The last quarter of the year is when many taxpayers traditionally do much of their income tax planning. For taxpayers who are well into the top marginal tax bracket, typically those with income in excess of $100,000, tax shelters are often a significant method of deferring or saving on potential tax liabilities. For this reason, many tax shelter products are marketed in the last quarter of the year. The other busy period for the sale of tax shelters is in the beginning of the year. Federal budgets are usually released in February and from time to time take aim at specific tax shelters. Therefore taxpayers who require shelter will often purchase it before a Federal budget to ensure that the have the benefit of any grandfathering.
Tax shelters typically provide either absolute income tax savings by way of deductions in the year of purchase or deferrals by way of deductions in the year of purchase to be followed by income to be recognized soon after.
Mutual fund commissions tax shelters and certain film tax shelters are typical examples of deferral type shelters. They are structured so as to reduce the business risk as much as possible and to produce as foreseeable a stream of revenues as is possible. This revenue stream typically starts one or two years after the year in which the tax shelter was purchased. When this revenue stream is paid to the taxpayer, it is included in income. The taxpayer will typically be left with a positive return on his investment after tax. Accordingly these investments amount to a deferral of income from one year to several others. Of course there is always some element of business risk even in these deferral type of shelters and accordingly the ultimate financial position of the taxpayer will depend to some extent on whether the investment is successful or not.
A tax deferral type of tax shelter is extremely attractive to taxpayers who have a one time large income problem and who wish to defer part of this to future years when the income will be lower.
The other form of tax shelter typically involves significant business risk and therefore an absolute tax deduction with no predictable income inclusion. Tax shelters of this type include real estate or software, the latter having been popular in the last 2 years.
In evaluating tax shelters, particularly those involving a business risk, it is important to evaluate the tax shelter in the same way as a non-tax shelter investment. That is to say legal and accounting advisers should be consulted and the investment should be examined from a business risk and return point of view. For example, with a real estate investment, the real estate market in the target area should be examined. It may not make a lot of sense to acquire real estate, even if tax sheltered, in a market which is declining.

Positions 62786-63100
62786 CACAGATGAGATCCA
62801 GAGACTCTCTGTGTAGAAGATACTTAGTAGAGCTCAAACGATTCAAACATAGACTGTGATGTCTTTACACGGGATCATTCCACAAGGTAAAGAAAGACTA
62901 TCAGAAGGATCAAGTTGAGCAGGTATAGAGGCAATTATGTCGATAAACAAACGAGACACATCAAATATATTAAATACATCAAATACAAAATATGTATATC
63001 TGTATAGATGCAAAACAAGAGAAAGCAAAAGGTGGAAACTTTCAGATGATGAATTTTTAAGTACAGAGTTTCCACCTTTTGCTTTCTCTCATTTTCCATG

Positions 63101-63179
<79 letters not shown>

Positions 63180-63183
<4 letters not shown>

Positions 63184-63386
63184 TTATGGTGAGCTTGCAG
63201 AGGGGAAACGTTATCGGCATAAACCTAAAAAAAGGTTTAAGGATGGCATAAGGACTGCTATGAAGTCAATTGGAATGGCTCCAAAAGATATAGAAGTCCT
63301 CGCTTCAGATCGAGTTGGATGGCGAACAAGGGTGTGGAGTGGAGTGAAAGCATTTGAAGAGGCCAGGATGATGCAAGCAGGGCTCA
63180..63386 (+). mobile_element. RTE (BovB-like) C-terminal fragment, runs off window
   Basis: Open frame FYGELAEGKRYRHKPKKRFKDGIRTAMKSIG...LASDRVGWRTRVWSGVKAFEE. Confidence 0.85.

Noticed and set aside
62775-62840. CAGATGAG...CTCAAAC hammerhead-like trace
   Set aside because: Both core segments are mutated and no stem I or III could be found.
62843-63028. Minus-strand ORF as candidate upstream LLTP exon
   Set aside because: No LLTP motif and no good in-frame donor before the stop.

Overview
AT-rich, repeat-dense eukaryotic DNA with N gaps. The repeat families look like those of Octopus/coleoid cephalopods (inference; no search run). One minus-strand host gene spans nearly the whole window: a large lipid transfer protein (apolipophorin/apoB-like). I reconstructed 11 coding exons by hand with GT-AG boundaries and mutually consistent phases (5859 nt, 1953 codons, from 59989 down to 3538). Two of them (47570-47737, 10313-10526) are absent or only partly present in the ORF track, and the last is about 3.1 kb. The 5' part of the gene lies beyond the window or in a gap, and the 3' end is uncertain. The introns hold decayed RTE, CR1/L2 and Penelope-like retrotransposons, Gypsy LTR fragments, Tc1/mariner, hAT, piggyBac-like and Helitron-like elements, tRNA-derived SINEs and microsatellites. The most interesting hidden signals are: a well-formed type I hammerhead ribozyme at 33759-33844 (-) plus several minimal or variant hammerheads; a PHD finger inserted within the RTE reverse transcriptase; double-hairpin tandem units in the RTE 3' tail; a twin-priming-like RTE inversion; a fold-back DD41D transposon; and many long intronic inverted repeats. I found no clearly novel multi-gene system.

It is also very important to fully understand the nature and structure of the investment. Often these investments will have future cash flow requirements. Although these future payments may give rise to income tax deductions, it is essential that an investor have the ability to meet the required payments on an ongoing basis. Consultation with a professional who has experience in evaluating this type of investment is essential to ensure that an investor knows exactly what he is purchasing.
It is also important to remember that tax shelters can become a target of Revenue Canada scrutiny or attack. In December 1994, Revenue Canada issued a press release which adversely affected a number of tax shelters then being marketed by introducing new rules which had to be complied with. That was not the only case of Revenue Canada attempting to “close down” tax shelters through announcing new rules in a press release. Such press releases are indicative of Revenue Canada’s attitude to the type of tax shelter which was targeted and indicate that an investor may very well have a fight on his hands down the road. A potential future fight should not in and of itself be determinative of whether or not to make a tax shelter investment but any potential investor should be certain to factor it into the equation.
"This article provides information of a general nature only. It is only current at the posting date. It is not updated and it may no longer be current. It does not provide legal advice nor can it or should it be relied upon. All tax situations are specific to their facts and will differ from the situations in the articles. If you have specific legal questions you should consult a lawyer."